One of the grimmest episodes in the whole French Revolution took place in 1794 with the forced deportation of thousands of Basques from several border communities in Lapurdi, a forced population transfer (long before Stalin’s infamous demographic machinations) that was part of the Jacobin excesses associated with Robespierre’s reign of terror and that resulted in deprivation and death for many innocent people; an event we covered  in a previous post here.

City Hall in Donibane Lohizune (1823). Courtesy of Wikimedia Commons.

City Hall in Donibane Lohizune (1823). Courtesy of Wikimedia Commons.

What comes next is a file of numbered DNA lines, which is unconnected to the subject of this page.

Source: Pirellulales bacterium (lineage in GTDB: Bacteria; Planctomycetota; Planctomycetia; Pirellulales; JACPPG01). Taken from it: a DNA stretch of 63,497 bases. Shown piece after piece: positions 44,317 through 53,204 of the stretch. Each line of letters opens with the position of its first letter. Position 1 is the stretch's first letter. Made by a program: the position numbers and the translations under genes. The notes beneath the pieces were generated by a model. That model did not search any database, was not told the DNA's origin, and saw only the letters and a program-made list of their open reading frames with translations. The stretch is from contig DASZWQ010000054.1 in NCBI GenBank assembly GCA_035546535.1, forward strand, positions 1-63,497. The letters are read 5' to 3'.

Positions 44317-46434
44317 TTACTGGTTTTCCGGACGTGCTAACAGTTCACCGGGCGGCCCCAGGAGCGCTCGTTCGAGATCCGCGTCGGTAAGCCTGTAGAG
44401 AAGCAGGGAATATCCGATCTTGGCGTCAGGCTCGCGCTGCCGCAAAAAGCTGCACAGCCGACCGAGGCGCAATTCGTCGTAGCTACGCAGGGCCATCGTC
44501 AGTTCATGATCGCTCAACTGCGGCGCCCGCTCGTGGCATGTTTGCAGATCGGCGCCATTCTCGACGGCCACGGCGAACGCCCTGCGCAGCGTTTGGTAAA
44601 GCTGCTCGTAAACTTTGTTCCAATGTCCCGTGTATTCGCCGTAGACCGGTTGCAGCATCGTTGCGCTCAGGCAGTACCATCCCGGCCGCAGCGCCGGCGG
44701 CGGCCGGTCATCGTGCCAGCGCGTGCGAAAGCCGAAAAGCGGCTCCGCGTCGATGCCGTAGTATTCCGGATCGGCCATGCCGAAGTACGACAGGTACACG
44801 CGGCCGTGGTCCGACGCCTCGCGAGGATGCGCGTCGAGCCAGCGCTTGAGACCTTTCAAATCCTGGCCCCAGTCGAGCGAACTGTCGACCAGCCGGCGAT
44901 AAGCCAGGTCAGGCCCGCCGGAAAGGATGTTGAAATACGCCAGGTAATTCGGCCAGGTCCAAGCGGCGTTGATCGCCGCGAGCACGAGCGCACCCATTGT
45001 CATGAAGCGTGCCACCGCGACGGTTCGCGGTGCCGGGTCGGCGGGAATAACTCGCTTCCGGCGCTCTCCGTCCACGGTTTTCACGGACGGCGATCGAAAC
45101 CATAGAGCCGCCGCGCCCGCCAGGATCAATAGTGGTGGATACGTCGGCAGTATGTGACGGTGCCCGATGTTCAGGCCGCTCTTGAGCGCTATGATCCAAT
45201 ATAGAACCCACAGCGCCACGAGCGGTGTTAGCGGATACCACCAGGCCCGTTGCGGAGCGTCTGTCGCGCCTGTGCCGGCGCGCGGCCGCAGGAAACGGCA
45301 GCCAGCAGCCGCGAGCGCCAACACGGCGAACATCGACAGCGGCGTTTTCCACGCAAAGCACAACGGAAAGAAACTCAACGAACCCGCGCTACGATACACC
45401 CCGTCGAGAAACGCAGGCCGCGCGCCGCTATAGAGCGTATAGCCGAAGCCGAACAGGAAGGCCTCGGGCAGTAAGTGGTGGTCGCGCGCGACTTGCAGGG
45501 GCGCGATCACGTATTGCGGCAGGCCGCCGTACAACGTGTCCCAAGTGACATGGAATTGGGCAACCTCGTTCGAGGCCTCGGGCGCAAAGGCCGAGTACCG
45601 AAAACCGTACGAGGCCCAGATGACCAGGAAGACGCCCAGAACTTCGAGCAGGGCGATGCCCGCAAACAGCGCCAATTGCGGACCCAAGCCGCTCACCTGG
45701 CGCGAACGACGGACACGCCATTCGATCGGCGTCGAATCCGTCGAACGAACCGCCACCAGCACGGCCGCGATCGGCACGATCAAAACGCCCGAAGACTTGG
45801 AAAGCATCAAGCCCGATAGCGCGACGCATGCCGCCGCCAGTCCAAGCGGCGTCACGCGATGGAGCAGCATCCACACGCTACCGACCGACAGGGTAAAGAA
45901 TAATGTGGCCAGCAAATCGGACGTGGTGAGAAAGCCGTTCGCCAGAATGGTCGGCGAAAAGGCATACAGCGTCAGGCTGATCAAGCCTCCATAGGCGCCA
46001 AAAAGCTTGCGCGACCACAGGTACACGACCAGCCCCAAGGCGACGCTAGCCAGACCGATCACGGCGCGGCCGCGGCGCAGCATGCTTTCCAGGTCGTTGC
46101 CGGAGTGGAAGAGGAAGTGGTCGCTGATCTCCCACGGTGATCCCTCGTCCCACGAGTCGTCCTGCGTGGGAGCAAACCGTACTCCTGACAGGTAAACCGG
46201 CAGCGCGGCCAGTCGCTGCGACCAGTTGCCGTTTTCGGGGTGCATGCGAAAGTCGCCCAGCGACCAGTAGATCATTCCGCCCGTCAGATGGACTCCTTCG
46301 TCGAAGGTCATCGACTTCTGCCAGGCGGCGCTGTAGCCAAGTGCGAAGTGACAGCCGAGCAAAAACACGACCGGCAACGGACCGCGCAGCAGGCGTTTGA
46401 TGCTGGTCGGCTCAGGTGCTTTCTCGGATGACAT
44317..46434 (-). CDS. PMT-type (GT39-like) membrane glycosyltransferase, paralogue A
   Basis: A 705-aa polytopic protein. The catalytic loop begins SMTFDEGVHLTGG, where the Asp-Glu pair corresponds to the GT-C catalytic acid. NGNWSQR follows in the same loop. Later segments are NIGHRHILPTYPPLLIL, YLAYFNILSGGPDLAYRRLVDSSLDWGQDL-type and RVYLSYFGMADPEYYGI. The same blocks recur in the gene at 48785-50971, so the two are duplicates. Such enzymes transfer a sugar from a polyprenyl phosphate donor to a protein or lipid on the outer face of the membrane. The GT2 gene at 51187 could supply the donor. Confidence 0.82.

With the fall of Robespierre and the Jacobins, the Girondins returned to power and set about seeking revenge for their own persecution during the reign of terror. In the Basque Country, this was played out against the backdrop of the deportation, with those responsible being sought out. Thus on June 3, 1795, in Donibane Lohizune, a military judge from the Army of the Western Pyrenees (one of the French Republic’s military forces) sentenced six councilmembers from that town, including the former mayor Alexis Pagès, as well as two people from neighboring Azkaine, to prison for their role in the deportation.

For more information on the French Revolution in the Basque Country, check out Philippe Veyrin, The Basques of Lapurdi, Zuberoa, amnd Lower Navarre, available free to download here.